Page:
Congressman Sires Remarks at Subcommittee Hearing on “Assessing U.S. Security Assistance to Mexico”
(Washington, D.C.) – Today, Congressman Albio Sires (D-NJ), Chairman of the Subcommittee on the Western Hemisphere, Civilian Security, and Trade, delivered the following opening remarks at the subcommittee hearing he convened on U.S. Security Assistance to Mexico:
“In reading the news over the last few weeks, the shocking headlines from Mexico have been impossible to escape. Last week, I saw that kids as young as six years old are arming themselves to defend their families in a rural part of Guerrero state. As cartels have sought to assert control over the area, the murder rate has doubled, and the community has nearly shut down. Kids who should be in school learning math and science are instead learning how to fire shotguns and ambush armored vehicles. As a former teacher, I believe that nothing is more sacred than the investment we make in our children’s future. It broke my heart to think that these kids are being deprived of their right to learn and grow, free from violence and fear.
We know that what is happening in Guerrero is just a microcosm of the broader trends we are seeing across Mexico. Mexico’s homicide rate has reached its highest level in decades. Targeted attacks against journalists, human rights defenders, and local public officials have continued at rates higher than almost anywhere in the world. A recent report from the International Federation for Journalists found that Mexico is the deadliest country in the world for journalists. Of the 49 journalist killings it documented in 2019, ten were in Mexico. Most journalist murders, like most homicides in Mexico, are never solved.
I have long advocated for robust U.S. assistance to help Mexico strengthen its democratic institutions, combat corruption, defend human rights, and improve security. I believe that Mexico and the United States have a shared responsibility to reduce violent crime and improve quality of life for those living on both sides of our border. The United States Government must enact stricter gun laws, dedicate more resources to combating money laundering by the cartels, and increase investment in programs to reduce domestic demand for illegal drugs.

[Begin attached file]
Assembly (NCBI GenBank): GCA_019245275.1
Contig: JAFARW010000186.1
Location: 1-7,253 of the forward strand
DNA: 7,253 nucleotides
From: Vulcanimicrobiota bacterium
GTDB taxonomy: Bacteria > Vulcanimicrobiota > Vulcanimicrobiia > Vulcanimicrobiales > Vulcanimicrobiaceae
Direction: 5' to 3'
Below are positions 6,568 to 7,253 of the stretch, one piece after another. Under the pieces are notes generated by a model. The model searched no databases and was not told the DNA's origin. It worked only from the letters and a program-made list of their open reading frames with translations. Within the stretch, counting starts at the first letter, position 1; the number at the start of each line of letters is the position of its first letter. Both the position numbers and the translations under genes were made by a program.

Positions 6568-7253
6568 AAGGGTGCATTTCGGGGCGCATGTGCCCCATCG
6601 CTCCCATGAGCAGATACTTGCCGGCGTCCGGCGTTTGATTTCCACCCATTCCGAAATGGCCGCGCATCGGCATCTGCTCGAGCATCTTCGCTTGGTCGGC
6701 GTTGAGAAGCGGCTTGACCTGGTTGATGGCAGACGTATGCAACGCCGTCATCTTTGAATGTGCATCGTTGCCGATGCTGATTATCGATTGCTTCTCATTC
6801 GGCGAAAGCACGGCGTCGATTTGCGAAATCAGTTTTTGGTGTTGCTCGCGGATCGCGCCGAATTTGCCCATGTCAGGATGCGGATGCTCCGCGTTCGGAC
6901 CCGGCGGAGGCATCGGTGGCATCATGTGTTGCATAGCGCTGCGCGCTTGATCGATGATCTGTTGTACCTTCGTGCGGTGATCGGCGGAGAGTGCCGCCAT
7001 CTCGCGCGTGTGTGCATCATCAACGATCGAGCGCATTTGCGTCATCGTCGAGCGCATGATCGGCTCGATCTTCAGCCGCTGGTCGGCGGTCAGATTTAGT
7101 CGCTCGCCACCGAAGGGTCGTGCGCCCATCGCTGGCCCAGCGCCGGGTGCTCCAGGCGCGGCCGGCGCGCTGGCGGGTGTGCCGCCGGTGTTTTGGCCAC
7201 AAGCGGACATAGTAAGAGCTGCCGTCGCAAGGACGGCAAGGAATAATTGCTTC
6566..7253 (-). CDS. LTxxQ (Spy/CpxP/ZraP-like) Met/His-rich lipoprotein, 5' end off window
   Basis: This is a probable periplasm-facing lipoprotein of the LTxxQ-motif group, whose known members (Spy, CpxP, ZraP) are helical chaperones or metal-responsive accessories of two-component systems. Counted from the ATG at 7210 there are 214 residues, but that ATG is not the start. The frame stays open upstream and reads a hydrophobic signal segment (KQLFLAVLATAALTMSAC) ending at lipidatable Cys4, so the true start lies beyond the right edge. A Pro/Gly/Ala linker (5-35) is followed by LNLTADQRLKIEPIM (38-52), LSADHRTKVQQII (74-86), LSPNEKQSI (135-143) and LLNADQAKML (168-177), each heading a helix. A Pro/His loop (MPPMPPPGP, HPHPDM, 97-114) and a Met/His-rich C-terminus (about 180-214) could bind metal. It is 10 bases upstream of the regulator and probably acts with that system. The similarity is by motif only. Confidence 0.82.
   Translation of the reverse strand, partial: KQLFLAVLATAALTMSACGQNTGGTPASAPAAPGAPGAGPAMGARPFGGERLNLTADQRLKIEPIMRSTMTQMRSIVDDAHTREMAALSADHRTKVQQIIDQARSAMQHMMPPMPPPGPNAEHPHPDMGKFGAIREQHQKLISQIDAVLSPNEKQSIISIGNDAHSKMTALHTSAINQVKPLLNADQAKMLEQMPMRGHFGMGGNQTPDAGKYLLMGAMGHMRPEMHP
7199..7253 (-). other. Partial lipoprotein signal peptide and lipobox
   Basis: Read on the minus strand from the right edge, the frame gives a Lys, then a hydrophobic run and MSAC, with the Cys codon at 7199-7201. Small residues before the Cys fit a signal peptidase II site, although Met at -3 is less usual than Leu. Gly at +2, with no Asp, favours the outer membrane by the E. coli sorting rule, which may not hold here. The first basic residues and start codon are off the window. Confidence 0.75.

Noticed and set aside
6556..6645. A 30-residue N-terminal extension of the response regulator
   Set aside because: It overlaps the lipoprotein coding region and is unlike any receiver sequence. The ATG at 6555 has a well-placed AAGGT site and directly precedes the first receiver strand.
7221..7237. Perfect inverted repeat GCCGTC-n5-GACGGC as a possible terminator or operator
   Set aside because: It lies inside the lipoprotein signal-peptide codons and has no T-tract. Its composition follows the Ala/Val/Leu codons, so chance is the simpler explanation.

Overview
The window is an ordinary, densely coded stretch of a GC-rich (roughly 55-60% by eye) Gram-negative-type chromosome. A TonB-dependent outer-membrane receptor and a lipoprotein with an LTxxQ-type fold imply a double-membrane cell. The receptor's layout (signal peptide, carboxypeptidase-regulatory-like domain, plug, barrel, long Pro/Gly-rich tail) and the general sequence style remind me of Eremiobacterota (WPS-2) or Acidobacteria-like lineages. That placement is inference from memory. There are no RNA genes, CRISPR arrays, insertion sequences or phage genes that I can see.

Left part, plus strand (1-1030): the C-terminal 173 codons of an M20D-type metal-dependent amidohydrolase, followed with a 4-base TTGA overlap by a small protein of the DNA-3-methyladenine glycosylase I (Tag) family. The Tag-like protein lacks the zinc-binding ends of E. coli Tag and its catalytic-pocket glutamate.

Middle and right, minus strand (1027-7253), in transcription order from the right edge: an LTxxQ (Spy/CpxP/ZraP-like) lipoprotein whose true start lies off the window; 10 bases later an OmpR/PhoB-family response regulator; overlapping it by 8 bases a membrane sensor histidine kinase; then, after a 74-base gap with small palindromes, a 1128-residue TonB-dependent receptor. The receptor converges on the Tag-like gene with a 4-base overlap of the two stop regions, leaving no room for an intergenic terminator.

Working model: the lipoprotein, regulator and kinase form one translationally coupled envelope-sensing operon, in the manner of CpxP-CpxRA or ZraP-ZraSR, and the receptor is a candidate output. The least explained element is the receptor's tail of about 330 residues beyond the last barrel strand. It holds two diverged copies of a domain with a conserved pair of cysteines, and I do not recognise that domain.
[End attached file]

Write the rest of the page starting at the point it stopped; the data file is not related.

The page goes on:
But we also expect a sincere commitment on the Mexican side to reducing this violence. I appreciate the effort that Mexico’s security forces are making, but they are being outgunned by these brazen and well-resourced cartels. A Mexican civil society organization called “Common Cause” released a report this week showing that 953 police officers have been murdered in Mexico in just the past two years. I admire those courageous individuals who are putting their lives on the line. But it’s clear that sustained political commitment is needed to address the underlying problems of impunity and corruption, which are perpetuating the violence in Mexico.
Now is the time for the U.S. Government to look critically at our assistance programs to determine what is working and what is not. I am eager to hear from the State Department and USAID about our strategy and how Congress can measure tangible progress under the Merida Initiative. I sincerely hope that the Trump Administration is prioritizing security in our engagement with Mexico, rather than pressuring Mexico to use its National Guard to prevent desperate people from migrating.
I know that many of my colleagues share my frustration that we have not made more progress under the Merida Initiative. I hope that this hearing will help us develop a clearer sense of what next steps we should take. I look forward to working with my colleagues and with the executive branch on a bipartisan basis to explore solutions to these difficult challenges.”